Comment: Re:But.. (Score 1) 340

by Mab_Mass (#45349877) Attached to: Global Biological Experiment Generates Exciting New Results

First of all, I wonder about this conclusion that I "so desperately seek." I thought that I was sharing my views and experience with the world and how I see things.

Anyhow, you point out that a big part of the issue is that the public is not making the fully informed, long-term self-interested decisions to create the proper market forces. I'd agree wholeheartedly, and extend this analysis to say that this is NORMAL. In modern society, our consumer decisions impact many, many things. Chances are, we are all walking around wearing clothing and carrying goods that originate from multiple countries and that are built up from many different suppliers. (Personally, I just checked that my fleece was made in the Philippines, my shoes were made in china, my socks in the US, my cell phone is by a Korean company, my car is Japanese, and so on.) Furthermore, there is no indication of the quality of treatment of the workers who mined the copper that is in this computer I'm using, and I suspect that it would be very difficult to trace the origins of that copper, let alone figure out the worker conditions.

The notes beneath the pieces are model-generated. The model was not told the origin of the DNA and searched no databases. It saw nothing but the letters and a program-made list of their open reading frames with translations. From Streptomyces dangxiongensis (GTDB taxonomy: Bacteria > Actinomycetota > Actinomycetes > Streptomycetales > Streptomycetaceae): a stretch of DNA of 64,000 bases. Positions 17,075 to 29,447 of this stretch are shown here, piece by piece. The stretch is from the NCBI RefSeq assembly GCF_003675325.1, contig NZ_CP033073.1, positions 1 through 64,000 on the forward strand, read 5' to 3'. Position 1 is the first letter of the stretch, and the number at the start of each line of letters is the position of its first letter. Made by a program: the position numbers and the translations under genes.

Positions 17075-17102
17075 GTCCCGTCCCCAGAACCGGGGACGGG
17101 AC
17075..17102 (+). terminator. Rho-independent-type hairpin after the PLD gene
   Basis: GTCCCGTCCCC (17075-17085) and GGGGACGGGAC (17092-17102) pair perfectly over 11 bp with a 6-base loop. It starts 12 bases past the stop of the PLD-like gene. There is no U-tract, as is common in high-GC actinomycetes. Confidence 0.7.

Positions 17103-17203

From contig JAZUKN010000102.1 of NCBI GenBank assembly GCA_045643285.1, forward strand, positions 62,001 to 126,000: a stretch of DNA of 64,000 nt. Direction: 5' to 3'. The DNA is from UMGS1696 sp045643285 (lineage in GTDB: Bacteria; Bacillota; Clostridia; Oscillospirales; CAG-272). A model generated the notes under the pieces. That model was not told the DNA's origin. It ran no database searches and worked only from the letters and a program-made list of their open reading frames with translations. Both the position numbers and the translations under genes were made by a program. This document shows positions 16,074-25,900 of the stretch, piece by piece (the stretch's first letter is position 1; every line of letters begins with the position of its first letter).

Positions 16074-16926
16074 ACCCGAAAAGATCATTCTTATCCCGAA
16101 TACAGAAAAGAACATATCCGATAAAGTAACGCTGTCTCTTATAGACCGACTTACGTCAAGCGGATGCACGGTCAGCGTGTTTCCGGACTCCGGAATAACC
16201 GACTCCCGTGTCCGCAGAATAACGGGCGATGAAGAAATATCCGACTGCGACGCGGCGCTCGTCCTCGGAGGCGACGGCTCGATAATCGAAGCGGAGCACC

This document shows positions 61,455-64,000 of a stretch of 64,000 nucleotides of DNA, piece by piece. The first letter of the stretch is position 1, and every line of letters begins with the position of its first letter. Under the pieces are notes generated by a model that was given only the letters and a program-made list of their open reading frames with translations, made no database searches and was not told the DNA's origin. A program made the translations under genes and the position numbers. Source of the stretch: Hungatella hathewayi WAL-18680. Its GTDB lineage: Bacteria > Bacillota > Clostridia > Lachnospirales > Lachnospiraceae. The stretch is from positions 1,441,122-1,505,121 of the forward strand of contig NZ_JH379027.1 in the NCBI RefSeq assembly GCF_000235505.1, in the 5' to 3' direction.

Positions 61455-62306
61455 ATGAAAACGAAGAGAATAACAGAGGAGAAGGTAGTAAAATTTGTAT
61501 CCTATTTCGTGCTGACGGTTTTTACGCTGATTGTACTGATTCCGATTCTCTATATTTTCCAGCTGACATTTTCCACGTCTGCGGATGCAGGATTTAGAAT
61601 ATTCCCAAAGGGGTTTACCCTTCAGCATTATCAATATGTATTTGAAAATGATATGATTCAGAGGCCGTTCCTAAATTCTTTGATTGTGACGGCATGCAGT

My point here is that it is essentially impossible for all consumers to make all purchase decisions based upon a fully informed view of how the products are made and what kinds of direct and external costs are factored into the price of these items. In order for a truly free market, each person would need to make all kinds of these decisions all the time.

I think this places the blame squarely on the feet of Science....Why are there biological scientists out there carrying on with their day-to-day work and not raising hell about this? Why aren't they refusing, as a group, to work on new medicines until the media and industry give the issue the publicity it needs?

Perhaps it is because scientists are often ignored, ridiculed, and dismissed. Witness discussions around evolution or global warming, two concepts widely accepted by the scientific community, yet resisted by people with long-held religious beliefs and financial interests, respectively.

You're characterization of the issue as a failing of scientists and laying the blame wholly at their feet is missing much of the larger complexities here. Perhaps those who are pumping their cattle full of antibiotics, despite warnings of scientists, also share some of the responsibility? Pointing the finger at scientists who are not talking loudly enough sure sounds like scapegoating to me.

Comment: Re:But.. (Score 5, Insightful) 340

by Mab_Mass (#45346379) Attached to: Global Biological Experiment Generates Exciting New Results

You act as if there were no regulation of the health care industry. Indeed, it's probably the most regulated in the world. So what are the free-market forces which you claim are responsible for this issue?

First of all, the regulation of the health care industry is to the side of this issue. The largest driver for resistance is the over-use of antibiotics in non-health care related fields, like industrial agriculture, and hand soap.